This is the day which the Lord has made;
let us rejoice and be glad in it.
A maniac for picnicking,
She’d pack us up to go
The very first thing in the spring;
Sometimes we sat in snow!
But we were well into the year;
The swans had all long gone.
We’d shed, like leaves, our nagging fears.
The lake went pink and calm.
Her hair’d come back; her light, low laugh;
Her cancer in “remission,”
A state that gave us some relief
From pain and vain religion.
My dad had let me start the fire.
I saw my mom was proud
Of how the flames kept growing higher;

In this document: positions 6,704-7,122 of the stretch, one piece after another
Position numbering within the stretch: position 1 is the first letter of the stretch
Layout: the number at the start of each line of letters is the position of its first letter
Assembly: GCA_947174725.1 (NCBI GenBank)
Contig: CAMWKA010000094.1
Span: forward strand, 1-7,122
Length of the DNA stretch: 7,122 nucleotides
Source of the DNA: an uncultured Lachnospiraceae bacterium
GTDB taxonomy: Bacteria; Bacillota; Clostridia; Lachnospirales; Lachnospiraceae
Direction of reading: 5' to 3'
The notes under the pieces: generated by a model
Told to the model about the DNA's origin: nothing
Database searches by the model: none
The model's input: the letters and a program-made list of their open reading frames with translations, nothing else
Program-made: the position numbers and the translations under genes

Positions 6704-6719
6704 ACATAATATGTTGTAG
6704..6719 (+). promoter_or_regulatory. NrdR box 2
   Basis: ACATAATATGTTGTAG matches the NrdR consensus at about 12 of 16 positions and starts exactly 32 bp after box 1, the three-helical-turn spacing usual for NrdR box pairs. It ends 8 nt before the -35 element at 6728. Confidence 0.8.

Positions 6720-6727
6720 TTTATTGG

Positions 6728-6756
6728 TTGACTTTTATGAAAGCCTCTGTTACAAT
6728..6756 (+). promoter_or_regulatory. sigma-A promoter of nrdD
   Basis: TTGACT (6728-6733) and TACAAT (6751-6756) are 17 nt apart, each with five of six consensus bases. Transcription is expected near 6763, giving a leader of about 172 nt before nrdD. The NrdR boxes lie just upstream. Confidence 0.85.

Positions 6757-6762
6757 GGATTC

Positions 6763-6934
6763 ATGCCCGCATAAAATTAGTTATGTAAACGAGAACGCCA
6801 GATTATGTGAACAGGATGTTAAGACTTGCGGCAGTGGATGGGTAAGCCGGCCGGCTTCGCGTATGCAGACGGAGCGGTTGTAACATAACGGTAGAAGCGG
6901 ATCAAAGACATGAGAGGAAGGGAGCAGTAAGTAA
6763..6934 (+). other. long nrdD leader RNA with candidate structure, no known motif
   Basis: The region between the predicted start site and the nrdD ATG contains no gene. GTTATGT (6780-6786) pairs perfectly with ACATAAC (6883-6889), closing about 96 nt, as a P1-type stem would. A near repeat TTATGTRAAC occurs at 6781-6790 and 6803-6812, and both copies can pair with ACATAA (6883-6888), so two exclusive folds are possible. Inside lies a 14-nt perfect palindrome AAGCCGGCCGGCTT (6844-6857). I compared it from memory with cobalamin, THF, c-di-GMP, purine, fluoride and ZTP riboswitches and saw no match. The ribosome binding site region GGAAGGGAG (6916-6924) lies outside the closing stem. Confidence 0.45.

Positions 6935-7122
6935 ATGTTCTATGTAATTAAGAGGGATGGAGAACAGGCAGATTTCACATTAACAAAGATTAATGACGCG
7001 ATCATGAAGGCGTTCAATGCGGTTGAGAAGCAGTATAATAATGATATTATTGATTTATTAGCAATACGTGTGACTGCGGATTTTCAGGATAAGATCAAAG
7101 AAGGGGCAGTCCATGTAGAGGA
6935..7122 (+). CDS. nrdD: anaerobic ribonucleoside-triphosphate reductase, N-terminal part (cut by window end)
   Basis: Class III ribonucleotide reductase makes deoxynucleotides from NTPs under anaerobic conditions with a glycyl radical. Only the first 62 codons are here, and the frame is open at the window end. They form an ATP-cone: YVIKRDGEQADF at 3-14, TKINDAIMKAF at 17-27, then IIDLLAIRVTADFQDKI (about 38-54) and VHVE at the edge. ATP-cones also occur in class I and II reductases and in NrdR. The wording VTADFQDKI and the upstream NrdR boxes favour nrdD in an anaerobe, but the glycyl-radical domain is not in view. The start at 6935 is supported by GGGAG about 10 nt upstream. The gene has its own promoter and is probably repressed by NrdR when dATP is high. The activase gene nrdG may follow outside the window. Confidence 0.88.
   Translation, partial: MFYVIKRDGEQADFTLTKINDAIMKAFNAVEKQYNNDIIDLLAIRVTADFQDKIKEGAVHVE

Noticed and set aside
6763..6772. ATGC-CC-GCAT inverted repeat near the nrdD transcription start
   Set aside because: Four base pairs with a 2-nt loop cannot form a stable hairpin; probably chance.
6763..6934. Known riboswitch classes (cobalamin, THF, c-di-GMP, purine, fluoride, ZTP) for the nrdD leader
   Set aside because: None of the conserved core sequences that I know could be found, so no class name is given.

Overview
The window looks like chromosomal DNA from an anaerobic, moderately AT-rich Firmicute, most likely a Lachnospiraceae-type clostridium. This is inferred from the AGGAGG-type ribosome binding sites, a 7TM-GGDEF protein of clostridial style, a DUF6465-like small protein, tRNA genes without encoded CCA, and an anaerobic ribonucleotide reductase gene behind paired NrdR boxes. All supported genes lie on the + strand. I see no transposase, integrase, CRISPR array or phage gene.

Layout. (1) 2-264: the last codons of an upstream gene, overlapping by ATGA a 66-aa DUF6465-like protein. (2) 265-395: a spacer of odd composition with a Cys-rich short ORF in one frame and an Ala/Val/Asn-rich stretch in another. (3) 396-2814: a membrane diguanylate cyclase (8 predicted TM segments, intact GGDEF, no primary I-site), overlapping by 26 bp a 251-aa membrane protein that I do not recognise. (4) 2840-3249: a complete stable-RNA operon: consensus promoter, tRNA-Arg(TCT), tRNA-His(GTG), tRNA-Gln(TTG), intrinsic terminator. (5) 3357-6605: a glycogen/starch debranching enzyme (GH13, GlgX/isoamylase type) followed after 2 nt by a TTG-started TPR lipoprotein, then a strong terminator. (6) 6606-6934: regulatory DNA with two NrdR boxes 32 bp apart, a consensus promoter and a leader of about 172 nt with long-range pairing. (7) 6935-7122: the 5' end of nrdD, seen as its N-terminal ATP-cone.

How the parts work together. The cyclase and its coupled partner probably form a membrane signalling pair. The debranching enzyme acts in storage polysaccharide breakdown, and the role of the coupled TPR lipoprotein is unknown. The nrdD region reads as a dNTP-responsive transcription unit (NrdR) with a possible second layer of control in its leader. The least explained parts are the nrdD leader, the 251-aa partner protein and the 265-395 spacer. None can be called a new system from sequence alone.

They wouldn’t flicker out.
I’ve clutched this day near fifty years
But always felt so stupid
That it could bring the sting of tears
When there was nothing to it:
My sister makes a small bouquet
Of weeds and faded asters,
But I can’t hear my mother say
What she bends low to ask her.
My brother’s down beside the shore;
I see his silhouette.
My father calls out, as before,
“Now don’t go getting wet!”
My mother leans against a tree.
She sighs. I hear her say
Across the half a century,
“It’s been a lovely day.”
Copyright © BOA Editions, Ltd 2012
Used with the permission of The Permissions Company, Inc.
on behalf of BOA Editions LTD.